Saudi Arabia currently finds itself in a tense geopolitical situation. Its biggest regional rival, Iran, has seen international sanctions against it lifted as a result of the Joint Comprehensive Plan of Action and is now able to exert a greater influence on the region.
Circumstantial evidence suggests that hawks in Saudi Arabia may be deliberately escalating tension with Iran. The escalating tension between Saudi Arabia and Iran that is playing out in the proxy battles could widen into something much more serious. While the likelihood of a hot war breaking out remains remote, it no longer seems impossible. Oil prices could double if tension between Saudi Arabia and Iran escalates into an armed conflict. This emanates from the fear that in the event of an armed conflict with Saudi Arabia, Iran could try to block or mine the Strait of Hormuz through which some 20 million barrels of oil pass every day. Threats by Iran in the past to block the Strait of Hormuz pushed oil prices above $100 a barrel. Some analysts suggested the price could even hit $150 a barrel for a short time.
Another crucial geopolitical event could be the eventual leadership succession in Saudi Arabia. After King Salman departs the scene, a power struggle within the royal family is likely. No one can say how intense or violent it might become, but the prospect of crisis comes at a time of rising tensions in the region and intense volatility in oil prices.
Though opposition in Saudi Arabia is extremely quiet at present, the current situation could be the calm before the storm. Internal unrest in Riyadh could start a bushfire which would be difficult to extinguish.
Furthermore, Prince Mohammed bin Salman will face serious opposition in the implementation of his vision from the powerful conservatives who suspect this project is designed mainly to boost his chances of succeeding his father.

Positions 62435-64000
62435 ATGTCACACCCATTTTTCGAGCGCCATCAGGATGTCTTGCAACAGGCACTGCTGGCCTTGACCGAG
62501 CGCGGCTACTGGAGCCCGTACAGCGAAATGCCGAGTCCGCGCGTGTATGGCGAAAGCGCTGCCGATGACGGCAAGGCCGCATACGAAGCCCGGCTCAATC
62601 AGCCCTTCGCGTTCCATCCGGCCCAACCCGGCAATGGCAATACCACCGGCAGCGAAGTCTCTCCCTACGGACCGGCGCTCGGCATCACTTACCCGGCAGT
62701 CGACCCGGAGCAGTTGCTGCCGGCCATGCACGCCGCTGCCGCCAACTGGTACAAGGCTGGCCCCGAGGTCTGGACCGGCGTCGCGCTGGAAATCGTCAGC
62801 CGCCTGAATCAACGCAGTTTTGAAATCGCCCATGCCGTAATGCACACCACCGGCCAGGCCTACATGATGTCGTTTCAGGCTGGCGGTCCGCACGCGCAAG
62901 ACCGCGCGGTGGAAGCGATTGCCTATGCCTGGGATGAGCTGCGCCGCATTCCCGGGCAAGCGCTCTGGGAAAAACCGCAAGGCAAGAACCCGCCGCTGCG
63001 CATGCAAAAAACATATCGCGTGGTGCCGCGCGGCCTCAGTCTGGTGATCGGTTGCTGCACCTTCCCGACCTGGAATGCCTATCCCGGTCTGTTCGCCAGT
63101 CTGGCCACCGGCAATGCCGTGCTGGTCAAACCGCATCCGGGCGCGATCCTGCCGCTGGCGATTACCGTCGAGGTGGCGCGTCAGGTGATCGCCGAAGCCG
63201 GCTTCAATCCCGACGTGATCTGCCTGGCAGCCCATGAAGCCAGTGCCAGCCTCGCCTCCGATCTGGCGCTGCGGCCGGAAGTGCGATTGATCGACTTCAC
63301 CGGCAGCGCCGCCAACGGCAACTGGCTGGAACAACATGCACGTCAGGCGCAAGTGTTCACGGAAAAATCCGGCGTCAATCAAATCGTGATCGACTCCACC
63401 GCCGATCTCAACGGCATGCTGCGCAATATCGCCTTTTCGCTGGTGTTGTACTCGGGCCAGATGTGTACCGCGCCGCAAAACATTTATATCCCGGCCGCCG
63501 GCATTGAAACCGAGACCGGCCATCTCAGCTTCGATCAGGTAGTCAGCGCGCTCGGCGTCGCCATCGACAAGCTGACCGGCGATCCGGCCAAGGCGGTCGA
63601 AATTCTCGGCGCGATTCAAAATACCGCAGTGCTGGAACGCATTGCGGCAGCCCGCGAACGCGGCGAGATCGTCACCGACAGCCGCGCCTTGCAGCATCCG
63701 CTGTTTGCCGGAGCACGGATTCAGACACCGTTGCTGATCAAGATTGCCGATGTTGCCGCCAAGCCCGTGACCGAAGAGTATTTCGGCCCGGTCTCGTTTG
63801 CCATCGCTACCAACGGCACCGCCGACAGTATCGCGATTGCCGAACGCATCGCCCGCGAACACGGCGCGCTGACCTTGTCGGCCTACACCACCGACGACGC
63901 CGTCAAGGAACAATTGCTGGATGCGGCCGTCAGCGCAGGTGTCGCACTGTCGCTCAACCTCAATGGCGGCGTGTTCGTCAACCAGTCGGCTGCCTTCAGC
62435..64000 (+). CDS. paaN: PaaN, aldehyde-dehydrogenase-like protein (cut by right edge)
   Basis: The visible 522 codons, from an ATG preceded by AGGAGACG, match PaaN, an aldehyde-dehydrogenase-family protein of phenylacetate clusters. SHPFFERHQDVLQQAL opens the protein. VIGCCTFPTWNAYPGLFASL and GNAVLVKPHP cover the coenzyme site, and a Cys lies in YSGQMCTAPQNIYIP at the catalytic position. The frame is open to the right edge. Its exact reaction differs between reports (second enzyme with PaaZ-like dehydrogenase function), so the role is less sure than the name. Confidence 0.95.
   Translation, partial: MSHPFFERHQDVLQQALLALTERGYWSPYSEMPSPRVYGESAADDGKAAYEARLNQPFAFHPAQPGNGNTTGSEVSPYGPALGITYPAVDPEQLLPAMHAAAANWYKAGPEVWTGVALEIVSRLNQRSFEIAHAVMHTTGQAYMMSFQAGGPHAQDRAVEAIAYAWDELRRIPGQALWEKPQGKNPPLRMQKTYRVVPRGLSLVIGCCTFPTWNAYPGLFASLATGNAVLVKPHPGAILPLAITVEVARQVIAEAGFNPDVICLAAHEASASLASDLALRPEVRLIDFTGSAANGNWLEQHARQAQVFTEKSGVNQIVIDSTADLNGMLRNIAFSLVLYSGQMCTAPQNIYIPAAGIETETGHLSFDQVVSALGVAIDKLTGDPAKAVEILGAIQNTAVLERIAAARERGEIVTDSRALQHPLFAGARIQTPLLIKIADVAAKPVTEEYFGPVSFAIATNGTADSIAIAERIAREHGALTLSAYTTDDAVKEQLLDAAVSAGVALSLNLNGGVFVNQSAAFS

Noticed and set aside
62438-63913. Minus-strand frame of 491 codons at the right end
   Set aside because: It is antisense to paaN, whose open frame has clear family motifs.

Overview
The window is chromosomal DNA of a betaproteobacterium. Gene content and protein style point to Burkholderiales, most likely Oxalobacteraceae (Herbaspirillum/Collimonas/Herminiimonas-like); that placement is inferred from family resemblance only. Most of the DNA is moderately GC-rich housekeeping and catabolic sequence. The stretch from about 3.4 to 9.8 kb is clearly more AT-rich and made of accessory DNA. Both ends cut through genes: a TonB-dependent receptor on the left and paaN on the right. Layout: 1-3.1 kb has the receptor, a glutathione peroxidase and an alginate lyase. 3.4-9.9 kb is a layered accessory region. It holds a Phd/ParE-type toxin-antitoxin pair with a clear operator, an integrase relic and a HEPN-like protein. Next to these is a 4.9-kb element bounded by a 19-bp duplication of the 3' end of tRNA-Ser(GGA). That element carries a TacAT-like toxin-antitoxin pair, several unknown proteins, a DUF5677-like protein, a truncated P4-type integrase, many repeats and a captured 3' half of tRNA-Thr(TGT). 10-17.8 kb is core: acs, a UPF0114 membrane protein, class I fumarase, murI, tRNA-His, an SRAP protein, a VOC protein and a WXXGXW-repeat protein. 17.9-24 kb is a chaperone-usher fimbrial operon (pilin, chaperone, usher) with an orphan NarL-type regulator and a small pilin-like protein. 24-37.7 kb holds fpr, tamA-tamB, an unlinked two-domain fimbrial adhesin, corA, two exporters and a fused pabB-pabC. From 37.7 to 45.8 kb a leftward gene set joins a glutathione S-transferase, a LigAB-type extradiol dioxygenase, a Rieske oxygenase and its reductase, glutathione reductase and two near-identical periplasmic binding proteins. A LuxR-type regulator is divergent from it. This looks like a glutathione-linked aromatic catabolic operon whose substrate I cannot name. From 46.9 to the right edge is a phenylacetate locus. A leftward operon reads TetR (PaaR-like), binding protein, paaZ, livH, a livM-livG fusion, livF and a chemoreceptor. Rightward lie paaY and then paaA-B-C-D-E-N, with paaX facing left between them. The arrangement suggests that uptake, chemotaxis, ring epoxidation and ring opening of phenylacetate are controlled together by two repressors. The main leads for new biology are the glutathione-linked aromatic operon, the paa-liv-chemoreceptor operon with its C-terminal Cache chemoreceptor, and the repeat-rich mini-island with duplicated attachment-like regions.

The recent arrests of princes and wealthy Saudi businessmen were portrayed by Prince Mohammed bin Salman as an anti-corruption drive. However, circumstantial evidence suggests the arrests have a dual purpose of securing billions of dollars from these arrested Saudi notables to replenish the Saudi declining finances and also eliminating any rivalry to his ascendency to the throne. Since the founding of the Saudi Kingdom, Saudi kings have been chosen by Shura (the Muslim method of consultation within the Saudi royal family before succession is confirmed). Some powerful members of the Saudi royal family consider that the appointment of Prince Mohammed bin Salman as crown prince in anticipation of succeeding his father a violation of the principles of the Shura.
It is starting to look as if the future of Prince Mohammed bin Sultan and his Vision 2030 are intrinsically linked to a high oil price. It couldn’t therefore have been lost on Prince Mohammed that in this current global oil geopolitics, Russia’s Putin has been in effect calling all the shots.
*Dr Mamdouh G. Salameh is an international oil economist. He is one of the world’s leading experts on oil. He is also a visiting professor of energy economics at the ESCP Europe Business School in London.